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ecoclineÖkokline (ger.)

  • 1) A gradual change in the composition of the flora across an environmental gradient, involving one or more plant communities. Also: an area of such change. (OED)

    The valleys, bluffs and the ecoclines of the hills afford so much diversity with respect to water relations especially that an unusual series of communities is available for study.

    Clements, F.E., Weaver, J.E. & Hanson, H.C. (1929). Plant Competition. An Analysis of Community Functions: 189.


    The seration, or sequence of communities across valleys, exhibits similar though inverted relations in comparison with the ecocline, by virtue of its concave form

    Clements, F.E. (1934). The relict method in dynamic ecology. Journal of Ecology 22, 39-68: 48.


    different microclimates are associated with difference in ecocline

    Phillips, J. (1935). Succession, development, the climax, and the complex organism: an analysis of concepts, part II. Development and the climax. Journal of Ecology 23, 210-246: 232.


    The seration is a series of communities produced by a graduated compensation across a valley and operating within a formation or through adjacent ones, while the ecocline embraces the differentiation brought about by shifting slope-exposures around a mountain or on the two sides of a high ridge.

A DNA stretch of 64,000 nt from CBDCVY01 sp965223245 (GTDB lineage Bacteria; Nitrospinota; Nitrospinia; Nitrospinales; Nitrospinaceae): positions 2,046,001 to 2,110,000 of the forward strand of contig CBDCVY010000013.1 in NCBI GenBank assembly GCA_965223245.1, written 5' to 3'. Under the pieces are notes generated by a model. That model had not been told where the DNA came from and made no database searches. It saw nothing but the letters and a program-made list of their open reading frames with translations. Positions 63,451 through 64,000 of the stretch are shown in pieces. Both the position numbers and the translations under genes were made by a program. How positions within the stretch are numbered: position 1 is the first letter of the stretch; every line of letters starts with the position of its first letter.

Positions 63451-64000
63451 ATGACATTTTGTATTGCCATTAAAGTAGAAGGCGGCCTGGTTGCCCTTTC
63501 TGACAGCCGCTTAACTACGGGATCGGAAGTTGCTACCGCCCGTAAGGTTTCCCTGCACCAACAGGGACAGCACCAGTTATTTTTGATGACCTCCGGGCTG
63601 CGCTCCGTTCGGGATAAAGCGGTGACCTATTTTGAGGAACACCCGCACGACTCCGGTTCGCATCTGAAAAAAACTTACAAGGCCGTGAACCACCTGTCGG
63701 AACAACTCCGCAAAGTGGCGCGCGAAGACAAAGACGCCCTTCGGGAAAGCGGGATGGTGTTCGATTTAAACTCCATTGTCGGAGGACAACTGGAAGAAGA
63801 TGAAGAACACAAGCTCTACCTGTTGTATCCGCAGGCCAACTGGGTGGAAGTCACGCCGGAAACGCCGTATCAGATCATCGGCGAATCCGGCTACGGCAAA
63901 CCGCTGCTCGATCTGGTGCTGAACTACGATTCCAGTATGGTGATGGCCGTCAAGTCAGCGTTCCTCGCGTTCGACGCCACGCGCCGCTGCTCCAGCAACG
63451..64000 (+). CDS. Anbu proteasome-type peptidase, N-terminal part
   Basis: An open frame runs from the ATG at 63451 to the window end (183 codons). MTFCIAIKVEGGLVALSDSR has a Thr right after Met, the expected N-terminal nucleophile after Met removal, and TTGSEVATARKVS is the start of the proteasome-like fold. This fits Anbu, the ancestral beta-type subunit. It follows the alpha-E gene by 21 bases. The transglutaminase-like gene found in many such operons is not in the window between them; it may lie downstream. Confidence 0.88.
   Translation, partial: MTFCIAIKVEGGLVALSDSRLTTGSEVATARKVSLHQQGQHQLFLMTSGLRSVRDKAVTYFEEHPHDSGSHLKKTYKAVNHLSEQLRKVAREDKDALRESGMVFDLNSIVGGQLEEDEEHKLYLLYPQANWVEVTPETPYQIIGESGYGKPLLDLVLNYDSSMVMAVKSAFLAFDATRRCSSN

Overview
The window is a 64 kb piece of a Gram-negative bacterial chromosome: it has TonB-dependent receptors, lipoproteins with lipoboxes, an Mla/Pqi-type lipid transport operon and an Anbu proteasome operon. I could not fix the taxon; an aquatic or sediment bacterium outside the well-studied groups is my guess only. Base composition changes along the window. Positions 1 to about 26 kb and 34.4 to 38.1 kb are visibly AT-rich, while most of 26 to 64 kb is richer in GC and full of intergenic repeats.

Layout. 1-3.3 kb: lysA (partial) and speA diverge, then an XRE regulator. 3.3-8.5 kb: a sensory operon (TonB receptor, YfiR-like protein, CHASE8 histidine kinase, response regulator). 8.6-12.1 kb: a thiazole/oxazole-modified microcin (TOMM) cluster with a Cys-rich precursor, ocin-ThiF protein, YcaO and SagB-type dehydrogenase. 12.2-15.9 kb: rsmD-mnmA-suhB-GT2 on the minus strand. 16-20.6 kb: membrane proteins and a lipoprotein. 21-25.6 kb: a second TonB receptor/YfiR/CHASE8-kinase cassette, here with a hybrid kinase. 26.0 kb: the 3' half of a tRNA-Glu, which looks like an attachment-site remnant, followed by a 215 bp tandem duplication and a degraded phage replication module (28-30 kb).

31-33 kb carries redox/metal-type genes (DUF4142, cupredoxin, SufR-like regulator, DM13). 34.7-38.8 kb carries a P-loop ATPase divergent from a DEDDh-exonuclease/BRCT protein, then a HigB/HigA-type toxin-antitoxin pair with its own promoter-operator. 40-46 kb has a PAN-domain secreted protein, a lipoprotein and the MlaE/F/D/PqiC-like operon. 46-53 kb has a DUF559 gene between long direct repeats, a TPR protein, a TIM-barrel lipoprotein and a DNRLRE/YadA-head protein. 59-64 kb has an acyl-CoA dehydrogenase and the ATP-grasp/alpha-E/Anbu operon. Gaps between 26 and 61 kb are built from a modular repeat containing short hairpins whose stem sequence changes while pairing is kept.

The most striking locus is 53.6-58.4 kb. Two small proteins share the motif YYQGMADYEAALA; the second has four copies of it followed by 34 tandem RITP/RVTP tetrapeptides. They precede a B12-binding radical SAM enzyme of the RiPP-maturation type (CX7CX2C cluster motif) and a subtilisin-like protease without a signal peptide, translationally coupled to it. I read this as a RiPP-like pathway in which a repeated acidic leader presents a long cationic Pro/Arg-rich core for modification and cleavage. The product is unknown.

Clements, F.E. (1936). Nature and structure of the climax. Journal of Ecology 24, 252-284: 267.


    an ecocline may be conceived as a gradation in characteristics of ecosystems along an environmnental gradient, a gradation which may be underlain or caused by a particular environmental gradient, but is usually expressed in complexly interrelated changes in all aspects of ecosystems

    Whittaker, R.H. (1960). Vegetation of the Siskiyou Mountains, Orgeon and California. Ecol. Monogr. 30, 279-338: 308.
  • 2) A gradual change in the phenotype of a species along an environmental gradient. Also: a set of such phenotypes. (OED)

    Geographical subspeciation appears to be much commoner in animals than in plants, while ecoclines on the other hand seem to be less frequent in animals.

    Huxley, J.S. (1939). Ecology and taxonomic differentiation. Journal of Ecology 27, 408-420: 416.


    at one end of the cline [of Viola riviniana] is subspecies nemorosa, in its sheltered habitat, and at the other, subspecies minor, in its exposed habitat; in between lie a series of forms (called in this paper forma intermedia) and many intermediate habitats, and these now range themselves along the cline. It is called here an ecocline, as it is based partly on ecological criteria

    Valentine, D.H. (1941). Variation in Viola riviniana Rchb. New Phytologist 40, 189-209: 205.